£22,000 Starter - £45,000 Experienced
39 to 41 a week (evenings / weekends)
Where to start
You can get into this job through
a university coursean apprenticeship
You'll need a degree or postgraduate qualification in a subject like:
- marine biology
- environmental science
- ecology and environmental sustainability
You'll usually need 2 to 3 A-Levels, or equivalent, for a degree. For postgraduate study, you'll need a degree in a relevant subject.
You may be able to do a postgraduate ecologist Level 6 (degree) apprenticeship.
This typically takes around 3 years to complete.
You'll need a qualification and experience in an ecological science to apply.
You'll usually need a degree in a relevant subject.
Volunteering is a great way to get experience and may improve your chances of finding work. You can also build up contacts within conservation, which will be useful when looking for jobs.
Professional and industry bodies
You can join the British Ecological Society, which offers mentoring from experienced ecologists, research news, and education and job search support.
What it takes
Skills and knowledge
- maths knowledge
- analytical thinking skills
- thinking and reasoning skills
- to be thorough and pay attention to detail
- persistence and determination
- the ability to use your initiative
- excellent written communication skills
- concentration skills
- to be able to use a computer and the main software packages competently
What you’ll do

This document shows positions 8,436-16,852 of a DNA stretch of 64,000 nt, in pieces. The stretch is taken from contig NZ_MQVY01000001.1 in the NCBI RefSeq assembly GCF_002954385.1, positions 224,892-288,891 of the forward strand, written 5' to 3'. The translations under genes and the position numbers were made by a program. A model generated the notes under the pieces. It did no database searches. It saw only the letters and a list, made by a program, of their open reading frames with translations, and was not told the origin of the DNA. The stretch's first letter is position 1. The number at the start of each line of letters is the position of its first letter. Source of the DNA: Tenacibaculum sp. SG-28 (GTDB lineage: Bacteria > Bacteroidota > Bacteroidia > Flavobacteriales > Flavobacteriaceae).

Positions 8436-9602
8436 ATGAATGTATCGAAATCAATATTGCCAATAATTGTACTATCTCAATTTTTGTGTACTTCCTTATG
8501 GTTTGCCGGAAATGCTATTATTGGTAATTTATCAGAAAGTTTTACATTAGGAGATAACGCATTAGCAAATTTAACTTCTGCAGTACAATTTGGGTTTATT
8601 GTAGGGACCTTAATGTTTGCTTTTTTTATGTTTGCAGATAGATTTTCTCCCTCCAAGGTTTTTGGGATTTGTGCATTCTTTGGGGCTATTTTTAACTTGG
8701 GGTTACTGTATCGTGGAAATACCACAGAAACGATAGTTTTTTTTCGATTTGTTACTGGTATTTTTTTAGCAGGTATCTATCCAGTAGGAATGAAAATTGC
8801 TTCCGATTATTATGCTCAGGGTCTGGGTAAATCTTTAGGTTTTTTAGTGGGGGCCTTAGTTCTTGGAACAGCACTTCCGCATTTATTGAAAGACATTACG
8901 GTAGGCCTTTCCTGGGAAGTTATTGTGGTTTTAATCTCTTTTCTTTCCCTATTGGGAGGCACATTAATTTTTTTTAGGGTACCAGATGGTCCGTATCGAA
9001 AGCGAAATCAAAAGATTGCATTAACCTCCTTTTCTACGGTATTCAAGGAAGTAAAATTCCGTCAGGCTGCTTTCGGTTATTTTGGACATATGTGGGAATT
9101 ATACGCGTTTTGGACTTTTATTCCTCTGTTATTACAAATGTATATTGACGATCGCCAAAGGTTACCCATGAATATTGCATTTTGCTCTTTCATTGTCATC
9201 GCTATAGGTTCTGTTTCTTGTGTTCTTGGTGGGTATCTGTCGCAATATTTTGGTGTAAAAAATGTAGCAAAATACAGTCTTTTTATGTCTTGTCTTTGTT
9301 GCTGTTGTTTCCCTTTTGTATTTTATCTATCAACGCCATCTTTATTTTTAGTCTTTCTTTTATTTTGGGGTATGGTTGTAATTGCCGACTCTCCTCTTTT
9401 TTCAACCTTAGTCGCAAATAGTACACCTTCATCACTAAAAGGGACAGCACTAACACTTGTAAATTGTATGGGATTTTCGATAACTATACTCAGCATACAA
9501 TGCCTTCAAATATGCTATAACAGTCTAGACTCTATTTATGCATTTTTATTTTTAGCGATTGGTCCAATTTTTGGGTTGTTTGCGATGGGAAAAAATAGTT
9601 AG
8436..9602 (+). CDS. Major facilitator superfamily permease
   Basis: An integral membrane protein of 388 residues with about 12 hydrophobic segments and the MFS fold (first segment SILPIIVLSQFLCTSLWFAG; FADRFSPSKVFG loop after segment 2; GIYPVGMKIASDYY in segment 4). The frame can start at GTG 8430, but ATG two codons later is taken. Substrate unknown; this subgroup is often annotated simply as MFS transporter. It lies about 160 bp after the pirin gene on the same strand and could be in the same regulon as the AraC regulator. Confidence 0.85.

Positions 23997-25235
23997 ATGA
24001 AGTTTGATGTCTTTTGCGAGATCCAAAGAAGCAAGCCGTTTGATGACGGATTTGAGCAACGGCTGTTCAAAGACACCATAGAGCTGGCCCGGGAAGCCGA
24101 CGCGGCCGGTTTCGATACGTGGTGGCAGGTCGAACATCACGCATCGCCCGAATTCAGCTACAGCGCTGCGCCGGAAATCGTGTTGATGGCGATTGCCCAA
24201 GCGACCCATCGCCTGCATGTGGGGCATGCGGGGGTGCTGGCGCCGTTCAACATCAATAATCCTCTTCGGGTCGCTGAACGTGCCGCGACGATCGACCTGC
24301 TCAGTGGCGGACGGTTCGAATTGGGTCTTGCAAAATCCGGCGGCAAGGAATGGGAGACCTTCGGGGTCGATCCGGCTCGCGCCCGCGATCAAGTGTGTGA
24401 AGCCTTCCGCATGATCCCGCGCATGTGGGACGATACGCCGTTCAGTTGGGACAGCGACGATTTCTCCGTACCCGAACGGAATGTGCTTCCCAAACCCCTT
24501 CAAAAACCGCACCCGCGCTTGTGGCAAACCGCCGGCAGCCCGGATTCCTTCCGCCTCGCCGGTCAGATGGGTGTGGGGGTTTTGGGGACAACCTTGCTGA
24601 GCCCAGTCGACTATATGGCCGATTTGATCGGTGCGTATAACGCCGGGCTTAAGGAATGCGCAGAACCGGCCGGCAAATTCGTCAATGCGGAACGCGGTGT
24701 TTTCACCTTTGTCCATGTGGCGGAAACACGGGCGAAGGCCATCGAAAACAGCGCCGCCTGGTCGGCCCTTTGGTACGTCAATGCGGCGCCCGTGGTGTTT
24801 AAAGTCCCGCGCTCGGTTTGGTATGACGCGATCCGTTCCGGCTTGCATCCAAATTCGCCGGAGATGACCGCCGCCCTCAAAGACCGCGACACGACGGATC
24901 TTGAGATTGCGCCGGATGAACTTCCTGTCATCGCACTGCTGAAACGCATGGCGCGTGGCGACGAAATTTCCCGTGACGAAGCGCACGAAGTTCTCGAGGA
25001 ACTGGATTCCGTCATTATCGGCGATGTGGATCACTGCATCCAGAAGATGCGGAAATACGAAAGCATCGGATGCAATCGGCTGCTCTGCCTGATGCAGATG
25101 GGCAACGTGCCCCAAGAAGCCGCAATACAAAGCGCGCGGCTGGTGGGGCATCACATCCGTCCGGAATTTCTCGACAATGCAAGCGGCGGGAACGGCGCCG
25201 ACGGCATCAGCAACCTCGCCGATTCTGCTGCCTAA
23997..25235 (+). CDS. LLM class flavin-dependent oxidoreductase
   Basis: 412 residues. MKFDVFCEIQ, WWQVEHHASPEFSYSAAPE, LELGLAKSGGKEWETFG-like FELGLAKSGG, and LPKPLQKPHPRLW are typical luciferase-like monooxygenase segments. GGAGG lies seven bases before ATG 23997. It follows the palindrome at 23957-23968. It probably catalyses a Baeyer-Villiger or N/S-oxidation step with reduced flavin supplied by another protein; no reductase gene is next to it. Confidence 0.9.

Your day to day tasks will depend on the sector in which you work. For example, as an ecological scientist you could:
As a consultant ecologist you could:
- carry out fieldwork
survey and record information on plants, animals, environmental conditions and biodiversity
- deliver lessons or lectures
As a landscape ecologist, you could:
- research the impact of human activity, like housing and intensive agriculture, on the environment
- build computer models to predict the effects of development or climate change
- research and contribute to legislation and policy
- manage and create wildlife conservation areas, woodland and meadows
- monitor species and habitats
- manage a team of volunteers
You could work in the countryside, at a university, in an office or in a laboratory.
Your working environment may be outdoors in all weathers.
Career path and progression
You could work in a range of organisations like local authorities, conservation organisations, government or scientific bodies.
With experience, you could become a senior ecologist, leading a team of researchers, developing biodiversity plans or acting as a consultant on sustainable development projects.
You may also be able to apply for chartered environmentalist status.